At, 80, Local’s features editor still a human-interest story dynamo

Posted 5/22/20

Len Lear and his wife, Jeanette, at the William Penn Inn last year. by Pete Mazzaccaro For this week’s issue, in which we focus on the accomplishments and careers of seniors, I thought it only …

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At, 80, Local’s features editor still a human-interest story dynamo

Posted
Len Lear and his wife, Jeanette, at the William Penn Inn last year.

by Pete Mazzaccaro

For this week’s issue, in which we focus on the accomplishments and careers of seniors, I thought it only right to highlight the most dynamic older American I know well – the Chestnut Hill Local’s very own Len Lear. Len, who recently turned 80, doesn’t look the part at all. Nor does he act it. Not a week goes by when I’m not blown away by the range, depth and volume of the stories he produces, both as a writer and as features editor, working with a dozen or more various freelancers on feature stories on local personalities, artists musicians and more.

I had originally intended to write an article, but found simply turning over the mic, or the keyboard in this case, to my subject was the better idea. Len has had one of the most interesting careers in local media I’ve ever heard. It should be a book. Here are my questions and Len’s answers. I edited a bit for length.

First, let’s start out with why you qualify as a senior. You’re 80 correct?

Yes.

You really don’t appear to be 80. How do you stay healthy and fit?

I hate clichés and edit them out of articles, but my answer is at least partly a cliché. I try to eat two healthy meals a day with lots of fruits and vegetables, little or no meat (both health reason and animal rights reason) and almost no junk food. For decades I did not eat dessert, but I did finally give in to that temptation. I have exercised vigorously every day for the last 50 years. I would also advise: live with someone you love and at least one animal, read books and newspapers, smile and laugh a lot, don’t bother with negative people, be generous and kind if at all possible, express gratitude freely and try to stay positive (which is very difficult, I admit, with the current White House inhabitant). And I never spend time on social media, which I think is healthy, although I know it is not all bad

A bit on your background. You were born and raised in Philadelphia. Was it East Oak Lane? Where did you go to high school? I know you went to Muhlenberg.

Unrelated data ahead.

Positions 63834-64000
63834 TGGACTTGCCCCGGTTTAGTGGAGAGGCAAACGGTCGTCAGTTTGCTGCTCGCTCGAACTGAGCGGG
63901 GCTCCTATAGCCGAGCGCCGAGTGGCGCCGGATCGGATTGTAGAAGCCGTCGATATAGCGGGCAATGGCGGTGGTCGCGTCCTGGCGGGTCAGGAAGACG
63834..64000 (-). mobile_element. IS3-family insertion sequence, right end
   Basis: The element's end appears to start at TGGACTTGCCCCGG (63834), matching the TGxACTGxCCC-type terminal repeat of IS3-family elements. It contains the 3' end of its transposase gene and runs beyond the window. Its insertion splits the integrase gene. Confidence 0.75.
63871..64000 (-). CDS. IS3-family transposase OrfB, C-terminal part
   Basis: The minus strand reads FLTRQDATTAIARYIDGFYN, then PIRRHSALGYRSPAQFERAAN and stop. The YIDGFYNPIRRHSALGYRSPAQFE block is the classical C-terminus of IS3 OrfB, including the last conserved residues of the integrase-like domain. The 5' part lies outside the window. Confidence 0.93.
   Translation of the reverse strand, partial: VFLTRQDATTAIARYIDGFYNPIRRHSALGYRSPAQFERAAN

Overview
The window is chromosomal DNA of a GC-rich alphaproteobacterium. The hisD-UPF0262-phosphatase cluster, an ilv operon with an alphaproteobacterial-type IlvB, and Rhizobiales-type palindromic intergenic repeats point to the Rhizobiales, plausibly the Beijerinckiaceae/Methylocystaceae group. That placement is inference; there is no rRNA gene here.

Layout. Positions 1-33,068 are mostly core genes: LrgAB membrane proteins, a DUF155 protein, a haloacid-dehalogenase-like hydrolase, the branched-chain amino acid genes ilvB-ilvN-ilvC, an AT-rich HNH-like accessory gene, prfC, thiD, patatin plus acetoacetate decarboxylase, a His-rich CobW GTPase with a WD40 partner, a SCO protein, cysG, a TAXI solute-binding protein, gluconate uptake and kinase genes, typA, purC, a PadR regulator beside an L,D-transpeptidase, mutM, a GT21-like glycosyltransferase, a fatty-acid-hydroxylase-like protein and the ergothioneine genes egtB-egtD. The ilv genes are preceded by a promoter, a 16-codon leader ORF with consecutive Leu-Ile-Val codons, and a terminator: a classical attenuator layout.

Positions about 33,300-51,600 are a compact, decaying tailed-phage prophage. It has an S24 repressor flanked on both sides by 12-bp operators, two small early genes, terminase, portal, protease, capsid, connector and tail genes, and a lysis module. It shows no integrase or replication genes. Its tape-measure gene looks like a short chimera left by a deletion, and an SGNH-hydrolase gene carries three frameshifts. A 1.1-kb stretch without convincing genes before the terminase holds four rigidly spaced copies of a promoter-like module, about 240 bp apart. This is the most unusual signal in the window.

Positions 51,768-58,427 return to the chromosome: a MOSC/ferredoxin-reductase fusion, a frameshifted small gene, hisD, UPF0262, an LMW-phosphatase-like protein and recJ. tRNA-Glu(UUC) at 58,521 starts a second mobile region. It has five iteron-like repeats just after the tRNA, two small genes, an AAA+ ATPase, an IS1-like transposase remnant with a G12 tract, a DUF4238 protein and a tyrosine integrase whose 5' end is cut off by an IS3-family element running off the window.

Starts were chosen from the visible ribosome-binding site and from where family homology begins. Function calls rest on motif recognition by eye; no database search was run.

I grew up in a row house in West Oak Lane with four siblings. We were not poor, but there were no luxuries. We could not afford summer camp, sports equipment, eating out, orthodontia, etc. I never knew anyone who went to private school until I went to college. Had after-school jobs to make a few dollars —soda jerk, delivering newspapers, making change at penny arcade, working in barbecue store, etc. Went to Central High School, pre-med major at Muhlenberg College, spent one year at Hahnemann Medical School and dropped out. Went back to Temple for B.A. degree (got B.S. at Muhlenberg) and master’s degree in English Literature. Started on Ph. D but dropped out halfway through when I lost my day job and could no longer afford school. 

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How did you get into journalism? Tell me (again) about that first job.

I was unemployed for many months. Was desperate for any kind of work. I answered an ad in 1967 in the Temple University newspaper which read “Man wanted for summer job.” That was the entire ad. The whole story is way too long to tell here, but I called the number in the ad and was interviewed and hired three months later to be a reporter for the Philadelphia Tribune, the nation’s oldest African American newspaper. I found out two years later that when I had called the phone number in the ad, I dialed a wrong number. The Tribune had not placed an ad in any newspaper. The “Man wanted for summer job” ad had been placed by a factory in Kensington, but instead of KI6-1005, I accidentally dialed KI6-1006. That was in 1967. So here I am now, having spent 53 years in journalism because I dialed a wrong number.

How and when did you start working for the Local.